Eamonn Martin

From Wikipedia, the free encyclopedia
Jump to navigation Jump to search

Eamonn Thomas Martin (born 9 October 1958 in Basildon, Essex)[1] is a former elite long distance runner from England. The most recent British male winner of the London Marathon, he ran 2:10:50 to win the 1993 race in a sprint finish against the Mexican athlete Isidro Rico. That race was Martin’s debut marathon. He went on to win the Chicago Marathon in 1995 (2:11:18).

As a junior, Eamonn Martin won a national title at the English Schools Athletics Association Cross-Country Championships in 1973 ahead of runner-up Steve Ovett.[2] He went on to compete at the top level in track, cross country, and road racing. He won the 10,000 metres at the 1990 Commonwealth Games in a time of 28:08.56. He was the National Cross-Country Champion in 1984 and 1992, he won the Belfast International Cross Country race in 1991, and he is the current English Cross-Country team manager. Martin had disappointing races at the 1984 and 1988 Summer Olympics, finishing thirteenth in the 1984 Olympic 5000-metre final and dropping out of the 1988 Olympic 10,000-metre final (see, for example, "The Big Olympic Book" / Suuri Olympiateos, volumes 4 and 6, published in Finland in 1984 and 1988, respectively).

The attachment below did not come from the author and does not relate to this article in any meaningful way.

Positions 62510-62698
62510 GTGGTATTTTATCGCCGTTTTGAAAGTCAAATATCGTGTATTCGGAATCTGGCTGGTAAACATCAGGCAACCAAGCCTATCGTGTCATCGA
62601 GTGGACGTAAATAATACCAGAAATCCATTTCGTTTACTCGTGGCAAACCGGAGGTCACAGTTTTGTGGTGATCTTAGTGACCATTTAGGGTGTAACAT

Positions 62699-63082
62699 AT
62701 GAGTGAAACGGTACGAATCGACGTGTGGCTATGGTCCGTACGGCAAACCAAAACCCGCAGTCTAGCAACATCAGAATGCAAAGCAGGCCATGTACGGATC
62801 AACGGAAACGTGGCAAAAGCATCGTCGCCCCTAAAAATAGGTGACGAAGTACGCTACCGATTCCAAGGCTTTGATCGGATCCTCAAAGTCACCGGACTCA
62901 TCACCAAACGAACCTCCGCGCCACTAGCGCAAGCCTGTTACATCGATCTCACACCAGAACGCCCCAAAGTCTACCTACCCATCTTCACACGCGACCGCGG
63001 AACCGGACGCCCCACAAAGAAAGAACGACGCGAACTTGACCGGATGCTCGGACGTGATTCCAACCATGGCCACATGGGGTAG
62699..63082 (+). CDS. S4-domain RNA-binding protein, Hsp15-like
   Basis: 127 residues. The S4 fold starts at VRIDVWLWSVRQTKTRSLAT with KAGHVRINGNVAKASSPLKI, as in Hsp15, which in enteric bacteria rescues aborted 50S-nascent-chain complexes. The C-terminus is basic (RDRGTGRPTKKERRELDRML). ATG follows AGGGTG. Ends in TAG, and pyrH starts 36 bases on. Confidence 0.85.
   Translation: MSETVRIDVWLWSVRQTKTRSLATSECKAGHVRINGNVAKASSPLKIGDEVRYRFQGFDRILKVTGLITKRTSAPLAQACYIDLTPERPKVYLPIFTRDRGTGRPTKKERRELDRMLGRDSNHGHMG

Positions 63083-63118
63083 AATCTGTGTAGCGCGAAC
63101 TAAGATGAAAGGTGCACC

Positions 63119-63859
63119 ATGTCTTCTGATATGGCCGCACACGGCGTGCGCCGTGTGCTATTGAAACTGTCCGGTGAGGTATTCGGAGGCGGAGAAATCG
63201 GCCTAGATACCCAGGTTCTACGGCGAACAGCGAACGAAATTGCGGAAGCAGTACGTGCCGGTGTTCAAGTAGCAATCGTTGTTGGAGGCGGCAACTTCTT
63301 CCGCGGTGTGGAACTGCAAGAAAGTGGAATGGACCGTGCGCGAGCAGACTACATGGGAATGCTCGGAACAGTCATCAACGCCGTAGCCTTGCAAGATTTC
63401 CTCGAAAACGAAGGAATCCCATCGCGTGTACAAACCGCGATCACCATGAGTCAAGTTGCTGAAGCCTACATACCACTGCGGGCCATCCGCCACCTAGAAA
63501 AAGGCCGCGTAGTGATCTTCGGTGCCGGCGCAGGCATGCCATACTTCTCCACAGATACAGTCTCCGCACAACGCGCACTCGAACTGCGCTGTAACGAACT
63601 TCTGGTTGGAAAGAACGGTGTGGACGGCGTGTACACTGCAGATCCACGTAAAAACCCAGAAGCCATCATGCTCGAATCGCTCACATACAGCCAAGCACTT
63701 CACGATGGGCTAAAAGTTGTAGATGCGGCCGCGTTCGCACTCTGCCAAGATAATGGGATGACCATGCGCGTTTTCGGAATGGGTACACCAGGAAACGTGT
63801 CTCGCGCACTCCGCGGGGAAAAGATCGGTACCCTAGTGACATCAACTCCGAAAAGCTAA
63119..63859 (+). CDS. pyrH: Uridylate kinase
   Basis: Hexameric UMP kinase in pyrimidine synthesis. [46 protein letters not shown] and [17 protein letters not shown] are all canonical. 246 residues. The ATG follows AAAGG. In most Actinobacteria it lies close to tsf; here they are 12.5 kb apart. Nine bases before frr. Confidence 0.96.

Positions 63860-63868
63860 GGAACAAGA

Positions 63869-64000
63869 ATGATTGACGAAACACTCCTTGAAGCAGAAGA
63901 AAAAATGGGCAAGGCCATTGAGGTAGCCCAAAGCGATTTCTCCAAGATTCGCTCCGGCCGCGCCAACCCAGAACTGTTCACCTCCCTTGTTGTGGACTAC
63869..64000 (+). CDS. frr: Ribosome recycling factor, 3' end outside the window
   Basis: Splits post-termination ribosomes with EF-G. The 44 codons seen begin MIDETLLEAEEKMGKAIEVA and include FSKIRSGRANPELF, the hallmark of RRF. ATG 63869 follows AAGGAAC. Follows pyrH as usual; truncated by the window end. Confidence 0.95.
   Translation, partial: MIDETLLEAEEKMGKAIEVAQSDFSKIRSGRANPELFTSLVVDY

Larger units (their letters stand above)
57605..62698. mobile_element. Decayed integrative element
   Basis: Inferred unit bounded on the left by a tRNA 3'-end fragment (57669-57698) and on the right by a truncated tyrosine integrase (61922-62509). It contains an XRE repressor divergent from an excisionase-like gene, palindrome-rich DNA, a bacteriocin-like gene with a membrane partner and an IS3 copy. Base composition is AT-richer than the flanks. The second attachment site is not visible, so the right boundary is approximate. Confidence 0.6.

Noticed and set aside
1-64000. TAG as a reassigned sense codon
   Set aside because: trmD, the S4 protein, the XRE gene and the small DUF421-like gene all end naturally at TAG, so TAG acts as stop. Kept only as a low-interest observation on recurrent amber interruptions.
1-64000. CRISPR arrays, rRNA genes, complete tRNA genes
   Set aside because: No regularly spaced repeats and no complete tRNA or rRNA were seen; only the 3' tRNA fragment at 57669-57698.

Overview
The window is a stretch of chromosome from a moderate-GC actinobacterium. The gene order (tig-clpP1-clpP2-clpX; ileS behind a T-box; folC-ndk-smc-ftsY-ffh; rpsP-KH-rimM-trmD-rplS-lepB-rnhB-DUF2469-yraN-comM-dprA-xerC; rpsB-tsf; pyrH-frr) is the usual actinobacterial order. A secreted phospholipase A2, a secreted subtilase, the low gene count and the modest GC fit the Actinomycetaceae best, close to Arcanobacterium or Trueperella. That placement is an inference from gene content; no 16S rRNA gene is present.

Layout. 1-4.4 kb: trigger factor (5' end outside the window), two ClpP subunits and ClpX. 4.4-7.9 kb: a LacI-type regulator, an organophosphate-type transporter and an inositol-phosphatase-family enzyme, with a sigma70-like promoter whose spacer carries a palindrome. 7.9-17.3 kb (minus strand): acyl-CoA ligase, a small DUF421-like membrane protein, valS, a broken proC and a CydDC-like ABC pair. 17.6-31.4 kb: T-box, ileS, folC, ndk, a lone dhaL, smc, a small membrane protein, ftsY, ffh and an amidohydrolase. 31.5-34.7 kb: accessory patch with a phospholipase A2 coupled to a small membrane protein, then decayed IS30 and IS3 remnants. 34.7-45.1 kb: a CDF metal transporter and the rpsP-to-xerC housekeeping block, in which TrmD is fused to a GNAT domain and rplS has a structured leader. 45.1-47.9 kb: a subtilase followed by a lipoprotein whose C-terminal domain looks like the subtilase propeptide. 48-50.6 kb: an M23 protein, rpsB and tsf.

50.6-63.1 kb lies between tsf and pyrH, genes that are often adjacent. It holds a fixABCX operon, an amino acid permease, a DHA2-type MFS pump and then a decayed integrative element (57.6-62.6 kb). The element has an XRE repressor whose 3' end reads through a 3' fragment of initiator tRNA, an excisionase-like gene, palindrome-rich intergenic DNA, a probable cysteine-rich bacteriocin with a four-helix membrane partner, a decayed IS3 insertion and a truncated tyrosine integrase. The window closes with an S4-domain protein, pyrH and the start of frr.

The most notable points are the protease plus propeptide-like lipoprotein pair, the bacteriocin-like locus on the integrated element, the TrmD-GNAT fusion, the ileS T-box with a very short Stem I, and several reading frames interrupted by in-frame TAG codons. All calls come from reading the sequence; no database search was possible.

Martin currently works for MIRA Ltd.,[3] and formerly worked for Ford.[4] In 1993 his son, also called Eamonn Martin, was born.[4]


  • All results regarding marathon, unless stated otherwise
Year Competition Venue Position Event Notes
Representing the  United Kingdom and  England
1990 European Championships Split, Yugoslavia 13th 5000m 13:34.62
1993 London Marathon London, United Kingdom 1st Marathon 2:10:50


  1. ^ "Eamonn Martin remembers his London Marathon win 20 years on - Evening Echo Goad.R p.19 April 2013". Retrieved 26 November 2018.
  2. ^ Turnbull, Simon (11 April 1999). "London Marathon: The boy racer enters roaring forties". The Independent. Retrieved 19 April 2013.
  3. ^ http://www.mira.co.uk/news-and-events/2013/april/eamonn-martin
  4. ^ a b "London Marathon Top 10: From Dick Beardsley's deadheat to Paula Radcliffe's pitstop". Metro. 18 April 2013. Retrieved 19 April 2013.

External links[edit]